In the April 2008 NEA Newsletter, Professor John Thelin's keynote address from the October 2007 NEA meeting is reprinted. Toward the end of his talk, he comments on his "Ideal Professor", saying "My candidate is Jeremy Bentham, famous as a 19th century philosopher who also taught at the University of London. Bentham left a generous part of his estate to the university with the condition that for perpetuity he be allowed to attend university faculty meetings. To this day, his embalmed body housed in a glass case is wheeled into meeting. And the faculty minutes always note that 'Professor Bentham did not vote or speak' ...."
Cute story, but not, as they say, entirely accurate. I knew that Bentham's preserved (not embalmed) corpse was still around, but I hadn't heard the faculty meeting part before, so I moseyed over to the University College of London's Bentham Project page to see what I could find. They write: "At the end of the South Cloisters of the main building of UCL stands a wooden cabinet, which has been a source of curiosity and perplexity to visitors. The cabinet contains Bentham's preserved skeleton, dressed in his own clothes, and surmounted by a wax head (image here). Bentham requested that his body be preserved in this way in his will made shortly before his death on 6 June 1832. The cabinet was moved to UCL in 1850.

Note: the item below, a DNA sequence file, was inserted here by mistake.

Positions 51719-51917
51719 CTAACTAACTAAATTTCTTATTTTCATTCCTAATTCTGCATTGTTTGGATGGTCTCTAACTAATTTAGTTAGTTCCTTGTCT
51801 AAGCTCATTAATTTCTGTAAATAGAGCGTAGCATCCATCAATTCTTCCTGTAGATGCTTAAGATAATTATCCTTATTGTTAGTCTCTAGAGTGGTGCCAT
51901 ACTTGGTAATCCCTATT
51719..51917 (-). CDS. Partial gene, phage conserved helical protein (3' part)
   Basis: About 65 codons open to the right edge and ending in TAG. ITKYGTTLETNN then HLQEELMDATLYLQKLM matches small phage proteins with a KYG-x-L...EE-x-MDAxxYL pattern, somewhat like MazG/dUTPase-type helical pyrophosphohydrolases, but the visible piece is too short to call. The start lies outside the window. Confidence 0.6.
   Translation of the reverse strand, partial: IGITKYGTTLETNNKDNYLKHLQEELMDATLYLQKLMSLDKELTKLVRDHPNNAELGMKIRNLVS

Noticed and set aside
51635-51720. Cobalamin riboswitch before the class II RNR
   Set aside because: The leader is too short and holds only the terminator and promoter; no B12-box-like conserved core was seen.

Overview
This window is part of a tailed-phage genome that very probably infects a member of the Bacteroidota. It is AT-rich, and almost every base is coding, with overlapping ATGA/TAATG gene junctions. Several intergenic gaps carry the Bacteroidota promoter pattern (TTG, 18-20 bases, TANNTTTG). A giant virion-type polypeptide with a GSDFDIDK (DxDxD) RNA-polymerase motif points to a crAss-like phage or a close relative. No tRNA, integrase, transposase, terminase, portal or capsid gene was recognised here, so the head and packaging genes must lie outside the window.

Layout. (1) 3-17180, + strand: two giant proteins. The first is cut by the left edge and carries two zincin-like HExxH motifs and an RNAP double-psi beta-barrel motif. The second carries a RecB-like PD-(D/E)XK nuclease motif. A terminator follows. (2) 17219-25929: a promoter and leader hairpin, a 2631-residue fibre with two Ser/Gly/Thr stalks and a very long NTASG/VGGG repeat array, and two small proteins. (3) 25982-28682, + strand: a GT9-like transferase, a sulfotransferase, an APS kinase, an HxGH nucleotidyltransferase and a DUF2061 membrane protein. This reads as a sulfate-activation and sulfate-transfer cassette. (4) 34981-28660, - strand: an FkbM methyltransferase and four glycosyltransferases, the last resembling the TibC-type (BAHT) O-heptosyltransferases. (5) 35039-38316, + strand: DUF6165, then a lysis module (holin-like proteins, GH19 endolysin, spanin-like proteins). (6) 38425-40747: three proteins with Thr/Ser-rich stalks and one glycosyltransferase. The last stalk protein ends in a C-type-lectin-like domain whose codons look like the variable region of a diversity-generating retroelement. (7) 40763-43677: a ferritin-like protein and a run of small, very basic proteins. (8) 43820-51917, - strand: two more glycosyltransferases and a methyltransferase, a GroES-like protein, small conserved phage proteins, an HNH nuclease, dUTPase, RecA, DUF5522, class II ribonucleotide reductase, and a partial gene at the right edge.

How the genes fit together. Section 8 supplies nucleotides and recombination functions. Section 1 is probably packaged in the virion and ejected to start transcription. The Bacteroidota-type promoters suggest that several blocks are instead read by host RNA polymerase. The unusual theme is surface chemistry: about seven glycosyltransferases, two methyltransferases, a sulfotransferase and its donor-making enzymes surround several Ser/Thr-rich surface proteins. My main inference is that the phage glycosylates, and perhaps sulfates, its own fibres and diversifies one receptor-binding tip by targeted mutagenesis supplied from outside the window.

"Not surprisingly, this peculiar relic has given rise to numerous legends and anecdotes. One of the most commonly recounted is that the Auto-Icon regularly attends meetings of the College Council, and that it is solemnly wheeled into the Council Room to take its place among the present-day members. Its presence, it is claimed, is always recorded in the minutes with the words Jeremy Bentham - present but not voting. Another version of the story asserts that the Auto-Icon does vote, but only on occasions when the votes of the other Council members are equally split. In these cases the Auto-Icon invariably votes for the motion."
There is, however, a grain of truth to the rumor, as least if one of the UCL department webpages is to be believed: "At the centenary and sesquicentenary of the college, he was brought out to the College Committee meeting. He sat at one end of the table, the Provost at the other, and the minutes record 'Jeremiah Bentham, present but not voting'." So not every faculty meeting, but on special occasions, apparently Mr. Bentham has been known to make an appearance.
- The excerpt from Bentham's will where he suggests the rather unconventional arrangement for his remains.
- C.F.A. Marmoy, "The 'Auto-Icon of Jeremy Bentham at University College, London." Medical History, April 1958; 77-86.